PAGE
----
So it seemed I had probably contracted Hep C back in 1974! After driving myself nuts trying to figure out how I got it I was kind of relieved to accept that it was a consequence of my crazy teenage life that had come back to haunt me. The next step was how would I, could I, get rid of the virus?

Again reading the various resources on Google there was a general concensis which suggested that about 20% of people could kill off the virus with their own immune system, however there were some caveats: the chances of one’s immune system doing the job were much higher if one was:

  1. Female
  2. Young
  3. In good general health
  4. Pregnant

So I failed on three of the four and, as you might guess, my immune system did not kill off the virus. So my other option was a treatment involving the powerful anti viral drug Interferon, used in the treatment of HIV, combined with a cocktail of other drugs. One injection of Interferon each week for about 9 months and a handful of tablets every day plus a nightmare list of side effects. Add to that about a 60% chance of the treatment being successful.

So I looked at natural therapy treatments but found nothing convincing. The reading I did suggested that natural therapy approaches could help to manage the disease but I could not find any proof (outside the 20% mentioned above) that natural therapies for Hep C would get rid of the virus.

My last treatment option was to try to manage the disease until a better treatment options became available, and there was chatter on the Internet about new Hep C drugs that might be coming soon.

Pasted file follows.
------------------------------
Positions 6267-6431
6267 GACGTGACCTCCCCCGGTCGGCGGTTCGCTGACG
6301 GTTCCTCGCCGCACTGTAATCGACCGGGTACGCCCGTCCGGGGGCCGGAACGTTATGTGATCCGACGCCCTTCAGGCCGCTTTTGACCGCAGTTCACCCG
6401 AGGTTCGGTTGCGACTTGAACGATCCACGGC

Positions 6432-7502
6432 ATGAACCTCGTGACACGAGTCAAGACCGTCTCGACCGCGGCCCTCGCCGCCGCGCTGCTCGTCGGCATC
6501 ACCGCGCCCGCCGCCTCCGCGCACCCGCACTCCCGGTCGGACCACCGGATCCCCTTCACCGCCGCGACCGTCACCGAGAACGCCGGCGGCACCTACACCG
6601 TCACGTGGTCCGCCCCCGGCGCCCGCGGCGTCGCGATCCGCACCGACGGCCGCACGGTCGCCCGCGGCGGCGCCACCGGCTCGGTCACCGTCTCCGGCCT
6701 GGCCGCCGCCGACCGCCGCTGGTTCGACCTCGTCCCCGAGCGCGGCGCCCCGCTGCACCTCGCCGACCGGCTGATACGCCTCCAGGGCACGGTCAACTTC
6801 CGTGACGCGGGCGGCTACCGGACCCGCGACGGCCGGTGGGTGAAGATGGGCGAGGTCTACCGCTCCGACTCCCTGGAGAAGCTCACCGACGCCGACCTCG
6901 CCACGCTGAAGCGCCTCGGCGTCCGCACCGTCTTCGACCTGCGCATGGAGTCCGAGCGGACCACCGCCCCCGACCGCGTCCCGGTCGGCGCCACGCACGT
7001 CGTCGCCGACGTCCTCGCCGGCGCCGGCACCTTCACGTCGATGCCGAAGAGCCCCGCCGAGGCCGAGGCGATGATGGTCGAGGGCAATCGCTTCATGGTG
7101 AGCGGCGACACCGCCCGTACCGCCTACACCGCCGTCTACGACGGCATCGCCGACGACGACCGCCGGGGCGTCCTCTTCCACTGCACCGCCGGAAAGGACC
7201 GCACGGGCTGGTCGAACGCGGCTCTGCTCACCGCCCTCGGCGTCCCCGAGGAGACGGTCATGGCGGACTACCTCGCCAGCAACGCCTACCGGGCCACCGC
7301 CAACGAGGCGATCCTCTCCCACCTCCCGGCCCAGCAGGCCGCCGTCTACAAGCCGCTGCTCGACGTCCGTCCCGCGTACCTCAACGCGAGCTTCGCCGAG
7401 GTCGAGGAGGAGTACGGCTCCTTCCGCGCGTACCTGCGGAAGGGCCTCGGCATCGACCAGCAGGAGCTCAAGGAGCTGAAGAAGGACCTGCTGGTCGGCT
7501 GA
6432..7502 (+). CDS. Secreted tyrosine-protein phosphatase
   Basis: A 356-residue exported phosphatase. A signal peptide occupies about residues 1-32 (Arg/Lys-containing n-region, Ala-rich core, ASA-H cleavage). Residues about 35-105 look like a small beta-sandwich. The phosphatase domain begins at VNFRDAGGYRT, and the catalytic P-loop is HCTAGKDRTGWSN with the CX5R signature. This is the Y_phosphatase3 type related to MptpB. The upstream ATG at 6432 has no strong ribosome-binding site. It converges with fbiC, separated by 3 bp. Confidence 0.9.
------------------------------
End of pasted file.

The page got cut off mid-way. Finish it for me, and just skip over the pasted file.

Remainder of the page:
It was not a difficult choice for me. I have never been too keen on the use of pharmaceuticals for treating illnesses, though they certainly have their place. I guess the terrifying list of side effects from the Interferon treatment was the decider and research showed that a high portion of people quit the Interferon treatment before completion of the treatment because the side effects were so bad.

Managing Hep C
So I chose to manage the Hepatitis virus rather than suffer the side effects with only a 60% chance of a successful cure. I would wait it out until a better drug therapy became available.

To manage the Hepatitis C virus meant giving my liver the least amount of work to do, that is I was going to take the pressure off my liver. So I gave up all alcohol, cut back on red meat (red meat gives the liver a lot of work), cut my coffee consumption from three or four cups of coffee per day down to about a half a cup a day and generally tidied up my diet. Plenty of fresh fruit and vegetables.

Within a few weeks of making these changes I noticed improvements and after a couple of months my liver enzymes dropped back down into ranges that were only four or five times higher than normal. Also the level of fatigue I experienced was reduced, though I still needed a snooze most days.

In the mean time, I had been given a few more blood tests and discovered that I had Hepatitis C genotype 2. This was interesting because it is the rarer type of Hep C (about 5% of all infections) and (apparently) genotype 2 is easier to treat.

This entry was originally published on My Hep C Diary. Reprinted with permission.